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Figure 12. Energy profile of the initiation steps and the first cycle of PLA chain growth in the lactide ROP reaction catalyzed by a mononuclear mixed-ligand nickel(II) carboxylate. The sum of calculated energies of the separated 2 + DMA is set to 0.0 kcal/mol.
Figure 12. Energy profile of the initiation steps and the first cycle of PLA chain growth in the lactide ROP reaction catalyzed by a mononuclear mixed-ligand nickel(II) carboxylate. The sum of calculated energies of the separated 2 + DMA is set to 0.0 kcal/mol.
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Figure 13. Energy profile for the initiation of the lactide ring opening reaction for the full model system. The sum of the calculated energies of the separated DBED + [Ni(DBED)(LA)(O2CC(CH3)3)2] II(f) is set to 0.0 kcal/mol. The designation “f” means a structure of the corresponding number similar to the simplified model.
Figure 13. Energy profile for the initiation of the lactide ring opening reaction for the full model system. The sum of the calculated energies of the separated DBED + [Ni(DBED)(LA)(O2CC(CH3)3)2] II(f) is set to 0.0 kcal/mol. The designation “f” means a structure of the corresponding number similar to the simplified model.
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Figure 14. Cytotoxicity evaluation (MTT test, 24 h) in MSC for the complex 2 solution. Data presented as mean value ± SD (n = 3).
Figure 14. Cytotoxicity evaluation (MTT test, 24 h) in MSC for the complex 2 solution. Data presented as mean value ± SD (n = 3).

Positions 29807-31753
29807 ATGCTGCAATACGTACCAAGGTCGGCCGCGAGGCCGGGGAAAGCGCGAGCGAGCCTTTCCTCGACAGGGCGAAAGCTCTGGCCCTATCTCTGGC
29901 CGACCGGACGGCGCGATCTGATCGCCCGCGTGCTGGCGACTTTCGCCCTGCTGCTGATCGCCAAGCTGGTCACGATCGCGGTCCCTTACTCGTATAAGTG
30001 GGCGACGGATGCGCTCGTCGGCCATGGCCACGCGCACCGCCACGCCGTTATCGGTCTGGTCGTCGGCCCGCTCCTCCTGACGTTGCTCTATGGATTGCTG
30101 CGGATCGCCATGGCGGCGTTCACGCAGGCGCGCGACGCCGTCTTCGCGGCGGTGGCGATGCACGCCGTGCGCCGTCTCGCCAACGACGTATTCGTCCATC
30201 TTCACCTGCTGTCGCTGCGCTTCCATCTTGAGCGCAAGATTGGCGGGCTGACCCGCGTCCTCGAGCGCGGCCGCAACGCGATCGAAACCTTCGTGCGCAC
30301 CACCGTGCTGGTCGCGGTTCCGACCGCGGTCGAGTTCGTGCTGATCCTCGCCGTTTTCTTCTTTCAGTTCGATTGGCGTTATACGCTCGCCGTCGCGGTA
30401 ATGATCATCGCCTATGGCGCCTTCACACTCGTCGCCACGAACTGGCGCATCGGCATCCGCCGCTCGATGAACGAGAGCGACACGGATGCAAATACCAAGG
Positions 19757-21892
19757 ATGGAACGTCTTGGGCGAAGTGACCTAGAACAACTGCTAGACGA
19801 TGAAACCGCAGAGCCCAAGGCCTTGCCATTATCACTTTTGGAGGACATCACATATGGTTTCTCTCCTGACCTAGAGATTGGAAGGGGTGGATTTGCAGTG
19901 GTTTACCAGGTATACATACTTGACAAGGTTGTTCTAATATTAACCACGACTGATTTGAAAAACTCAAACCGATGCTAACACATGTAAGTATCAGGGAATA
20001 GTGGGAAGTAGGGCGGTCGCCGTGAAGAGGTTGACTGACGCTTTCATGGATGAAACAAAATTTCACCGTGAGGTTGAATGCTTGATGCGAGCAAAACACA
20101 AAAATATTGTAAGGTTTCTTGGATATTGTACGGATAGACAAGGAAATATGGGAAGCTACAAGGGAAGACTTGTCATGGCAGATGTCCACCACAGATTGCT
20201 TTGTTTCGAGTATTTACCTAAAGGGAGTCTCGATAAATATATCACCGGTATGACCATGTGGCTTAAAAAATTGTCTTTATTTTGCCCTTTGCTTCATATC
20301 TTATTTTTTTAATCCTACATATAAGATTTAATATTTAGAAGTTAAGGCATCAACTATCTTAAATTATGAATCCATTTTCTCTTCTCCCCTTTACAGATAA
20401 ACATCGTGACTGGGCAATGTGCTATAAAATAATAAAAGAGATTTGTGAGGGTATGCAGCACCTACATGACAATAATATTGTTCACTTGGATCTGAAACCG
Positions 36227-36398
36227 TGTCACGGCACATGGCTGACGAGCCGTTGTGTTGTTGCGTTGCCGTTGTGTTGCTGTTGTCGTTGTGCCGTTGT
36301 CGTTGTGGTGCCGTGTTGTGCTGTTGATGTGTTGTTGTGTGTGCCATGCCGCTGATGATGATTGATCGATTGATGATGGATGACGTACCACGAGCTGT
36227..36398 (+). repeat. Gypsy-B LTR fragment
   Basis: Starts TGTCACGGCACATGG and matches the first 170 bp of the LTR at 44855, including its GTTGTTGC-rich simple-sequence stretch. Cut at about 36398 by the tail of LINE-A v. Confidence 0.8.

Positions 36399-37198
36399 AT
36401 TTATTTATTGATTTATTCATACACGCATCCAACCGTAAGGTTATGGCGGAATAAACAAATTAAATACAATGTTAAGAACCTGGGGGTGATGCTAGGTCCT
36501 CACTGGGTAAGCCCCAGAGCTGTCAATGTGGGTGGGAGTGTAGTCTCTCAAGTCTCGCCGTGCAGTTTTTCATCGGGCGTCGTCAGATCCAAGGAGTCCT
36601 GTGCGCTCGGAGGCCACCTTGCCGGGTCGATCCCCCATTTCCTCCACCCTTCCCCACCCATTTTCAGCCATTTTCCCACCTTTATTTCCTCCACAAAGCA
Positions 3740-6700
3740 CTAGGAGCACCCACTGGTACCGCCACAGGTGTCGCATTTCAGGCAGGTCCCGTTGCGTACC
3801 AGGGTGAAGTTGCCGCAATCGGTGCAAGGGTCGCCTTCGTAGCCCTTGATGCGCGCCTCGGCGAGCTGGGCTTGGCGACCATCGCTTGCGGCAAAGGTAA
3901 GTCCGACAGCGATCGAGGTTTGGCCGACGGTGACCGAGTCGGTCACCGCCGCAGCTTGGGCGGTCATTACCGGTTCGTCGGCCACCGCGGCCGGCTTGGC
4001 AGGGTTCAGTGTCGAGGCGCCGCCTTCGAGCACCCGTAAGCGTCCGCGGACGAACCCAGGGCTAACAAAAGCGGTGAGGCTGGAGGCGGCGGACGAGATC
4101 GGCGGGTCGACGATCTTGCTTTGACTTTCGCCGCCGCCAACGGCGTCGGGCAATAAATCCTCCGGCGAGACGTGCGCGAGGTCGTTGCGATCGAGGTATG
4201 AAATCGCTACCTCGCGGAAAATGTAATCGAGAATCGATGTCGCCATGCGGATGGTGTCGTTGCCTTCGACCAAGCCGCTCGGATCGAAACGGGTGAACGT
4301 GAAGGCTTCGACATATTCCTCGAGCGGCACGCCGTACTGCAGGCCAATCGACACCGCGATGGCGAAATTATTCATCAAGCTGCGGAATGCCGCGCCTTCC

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Table 1. ROP of rac-lactide catalyzed by the Ni complexes 1–4.
Table 1. ROP of rac-lactide catalyzed by the Ni complexes 1–4.
In Toluene In Bulk
MnĐConv. (%)TONMnĐConv. (%)TON
4250/1/027001.558145 *37001.12152 *
250/1/120001.379197 *n/d
500/1/025001.325125 *19001.1840 *
Reaction conditions: rac-LA 3.5 mmol, toluene 0 or 2 mL, Ar atmosphere, 140 °C, 72 h. Monomer conversion, dispersity (Đ) and number average molecular weight (Mn) were determined by SEC of the crude reaction mixture (tetrahydrofurane, polystyrene calibration standards, 40 °C); [Ni]—amount of complex; n/d—not determined; the TON was determined from the ratio of moles of converted monomer to moles of catalyst. * Determined based on the fact that the catalyst was a binuclear complex.
Table 2. ROP of rac-LA in toluene catalyzed by complex 2 under different conditions.
Table 2. ROP of rac-LA in toluene catalyzed by complex 2 under different conditions.
EntryTemp. (°C)Time (h)Mn *Đ *Conv. * (%)
Reaction conditions: rac-LA 3.5 mmol, [rac-LA]/[Ni]—250/1, toluene 2 mL, Ar atmosphere. * Determined by SEC of the crude reaction mixture (tetrahydrofurane, polystyrene calibration standards, 40 °C).
Table 3. Calculated molecular formulas and masses of dialkyl lactamide species in ESI mass-spectra of model polymerization mixture.
Table 3. Calculated molecular formulas and masses of dialkyl lactamide species in ESI mass-spectra of model polymerization mixture.
n((DBED)(Lac)n) + Na+((DBED)(Lac)n + C2H4−O) + Na+
2407.1953407.1947not detected347.2099
Oligomerization conditions: [rac-LA]/[Ni] 3/1, toluene, 140 °C, 72 h, Ar atmosphere.
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Nikiforov, A.; Panina, N.; Blinou, D.; Gurzhiy, V.; Nashchekina, J.; Korzhikova-Vlakh, E.; Eremin, A.; Stepanova, M. Ring-Opening Polymerization of rac-Lactide Catalyzed by Octahedral Nickel Carboxylate Complexes. Catalysts 2023, 13, 304.

AMA Style

Nikiforov A, Panina N, Blinou D, Gurzhiy V, Nashchekina J, Korzhikova-Vlakh E, Eremin A, Stepanova M. Ring-Opening Polymerization of rac-Lactide Catalyzed by Octahedral Nickel Carboxylate Complexes. Catalysts. 2023; 13(2):304.

Chicago/Turabian Style

Nikiforov, Alexey, Natalia Panina, Daniil Blinou, Vladislav Gurzhiy, Juliya Nashchekina, Evgenia Korzhikova-Vlakh, Alexey Eremin, and Mariia Stepanova. 2023. "Ring-Opening Polymerization of rac-Lactide Catalyzed by Octahedral Nickel Carboxylate Complexes" Catalysts 13, no. 2: 304.